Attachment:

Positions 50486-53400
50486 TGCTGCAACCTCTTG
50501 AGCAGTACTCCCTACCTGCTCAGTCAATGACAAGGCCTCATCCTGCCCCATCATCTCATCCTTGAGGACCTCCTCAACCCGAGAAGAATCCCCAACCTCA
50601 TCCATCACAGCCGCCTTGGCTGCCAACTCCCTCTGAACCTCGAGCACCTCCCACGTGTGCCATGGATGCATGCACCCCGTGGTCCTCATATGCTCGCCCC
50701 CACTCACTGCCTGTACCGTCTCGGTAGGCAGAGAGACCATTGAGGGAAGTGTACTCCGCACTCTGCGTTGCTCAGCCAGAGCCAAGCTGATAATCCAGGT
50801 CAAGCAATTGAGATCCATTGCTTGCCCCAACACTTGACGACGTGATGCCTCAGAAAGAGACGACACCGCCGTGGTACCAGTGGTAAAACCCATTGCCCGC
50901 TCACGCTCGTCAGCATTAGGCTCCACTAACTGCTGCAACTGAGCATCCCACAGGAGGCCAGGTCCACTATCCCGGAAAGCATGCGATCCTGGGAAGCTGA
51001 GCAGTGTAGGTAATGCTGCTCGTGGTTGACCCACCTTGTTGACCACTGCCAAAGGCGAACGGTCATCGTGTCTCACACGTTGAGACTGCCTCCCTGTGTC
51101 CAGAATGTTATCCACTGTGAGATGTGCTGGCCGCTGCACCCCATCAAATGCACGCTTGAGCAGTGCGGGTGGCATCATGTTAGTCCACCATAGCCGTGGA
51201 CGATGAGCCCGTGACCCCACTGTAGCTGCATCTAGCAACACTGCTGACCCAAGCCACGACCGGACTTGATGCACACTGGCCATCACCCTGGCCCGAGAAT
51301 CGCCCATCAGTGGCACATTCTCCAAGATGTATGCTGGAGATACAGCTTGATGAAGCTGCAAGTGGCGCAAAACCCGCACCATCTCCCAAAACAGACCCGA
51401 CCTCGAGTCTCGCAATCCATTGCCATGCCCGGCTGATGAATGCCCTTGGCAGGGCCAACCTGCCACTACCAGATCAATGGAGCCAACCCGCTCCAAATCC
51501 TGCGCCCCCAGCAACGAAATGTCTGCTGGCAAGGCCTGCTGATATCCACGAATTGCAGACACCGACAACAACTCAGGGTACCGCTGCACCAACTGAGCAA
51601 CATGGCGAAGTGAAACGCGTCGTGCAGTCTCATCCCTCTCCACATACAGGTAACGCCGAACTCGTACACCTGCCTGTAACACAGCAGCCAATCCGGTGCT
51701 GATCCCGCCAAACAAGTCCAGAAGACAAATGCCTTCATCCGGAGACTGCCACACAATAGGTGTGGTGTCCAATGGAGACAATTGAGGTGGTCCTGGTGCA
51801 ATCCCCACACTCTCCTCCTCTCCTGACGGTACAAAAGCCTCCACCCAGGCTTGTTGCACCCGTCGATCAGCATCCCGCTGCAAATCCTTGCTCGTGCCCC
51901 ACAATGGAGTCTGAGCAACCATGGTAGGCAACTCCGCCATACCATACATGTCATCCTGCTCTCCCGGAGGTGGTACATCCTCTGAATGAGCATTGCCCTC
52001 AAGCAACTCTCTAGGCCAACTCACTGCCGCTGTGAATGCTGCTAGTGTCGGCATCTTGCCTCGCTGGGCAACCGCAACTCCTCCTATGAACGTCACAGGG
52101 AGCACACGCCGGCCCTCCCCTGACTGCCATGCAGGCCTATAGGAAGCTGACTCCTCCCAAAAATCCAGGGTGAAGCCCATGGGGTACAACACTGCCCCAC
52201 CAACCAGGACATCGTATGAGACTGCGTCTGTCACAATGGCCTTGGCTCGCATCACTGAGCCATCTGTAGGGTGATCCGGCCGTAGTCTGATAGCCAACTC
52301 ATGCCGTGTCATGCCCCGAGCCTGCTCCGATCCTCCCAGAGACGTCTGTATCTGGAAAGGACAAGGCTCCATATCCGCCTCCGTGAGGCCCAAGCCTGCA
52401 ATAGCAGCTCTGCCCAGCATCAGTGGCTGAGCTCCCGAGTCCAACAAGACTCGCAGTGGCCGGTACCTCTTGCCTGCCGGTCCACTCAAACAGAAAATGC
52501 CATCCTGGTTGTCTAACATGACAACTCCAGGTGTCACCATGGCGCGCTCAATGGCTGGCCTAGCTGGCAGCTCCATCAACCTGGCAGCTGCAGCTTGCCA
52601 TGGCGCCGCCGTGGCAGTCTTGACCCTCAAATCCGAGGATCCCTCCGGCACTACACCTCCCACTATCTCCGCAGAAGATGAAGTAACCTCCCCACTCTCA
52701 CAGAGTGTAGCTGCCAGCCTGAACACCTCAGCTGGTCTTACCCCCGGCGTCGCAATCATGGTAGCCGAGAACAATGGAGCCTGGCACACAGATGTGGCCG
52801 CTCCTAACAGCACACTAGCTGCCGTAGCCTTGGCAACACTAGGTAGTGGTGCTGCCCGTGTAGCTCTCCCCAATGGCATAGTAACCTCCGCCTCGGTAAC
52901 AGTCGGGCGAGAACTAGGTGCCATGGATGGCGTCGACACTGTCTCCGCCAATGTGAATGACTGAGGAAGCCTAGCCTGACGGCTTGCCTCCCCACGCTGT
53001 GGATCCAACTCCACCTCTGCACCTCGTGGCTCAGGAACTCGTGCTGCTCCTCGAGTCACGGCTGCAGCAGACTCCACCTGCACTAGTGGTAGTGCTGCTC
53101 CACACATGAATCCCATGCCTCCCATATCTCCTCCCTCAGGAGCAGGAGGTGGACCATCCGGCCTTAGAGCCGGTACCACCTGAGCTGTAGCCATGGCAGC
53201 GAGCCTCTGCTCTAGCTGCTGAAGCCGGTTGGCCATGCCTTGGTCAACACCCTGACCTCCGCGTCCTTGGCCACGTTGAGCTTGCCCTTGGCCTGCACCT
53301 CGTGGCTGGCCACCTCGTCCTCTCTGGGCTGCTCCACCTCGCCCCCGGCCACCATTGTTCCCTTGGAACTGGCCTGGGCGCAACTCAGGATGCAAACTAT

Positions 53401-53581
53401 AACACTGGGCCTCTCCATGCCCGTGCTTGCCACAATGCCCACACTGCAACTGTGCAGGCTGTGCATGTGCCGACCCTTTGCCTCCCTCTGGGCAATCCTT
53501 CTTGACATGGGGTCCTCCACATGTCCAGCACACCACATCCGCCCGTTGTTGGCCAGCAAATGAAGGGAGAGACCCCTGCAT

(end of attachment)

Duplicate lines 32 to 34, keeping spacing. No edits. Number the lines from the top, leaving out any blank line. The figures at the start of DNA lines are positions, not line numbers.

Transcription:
Positions 53401-53581
53401 AACACTGGGCCTCTCCATGCCCGTGCTTGCCACAATGCCCACACTGCAACTGTGCAGGCTGTGCATGTGCCGACCCTTTGCCTCCCTCTGGGCAATCCTT
53501 CTTGACATGGGGTCCTCCACATGTCCAGCACACCACATCCGCCCGTTGTTGGCCAGCAAATGAAGGGAGAGACCCCTGCAT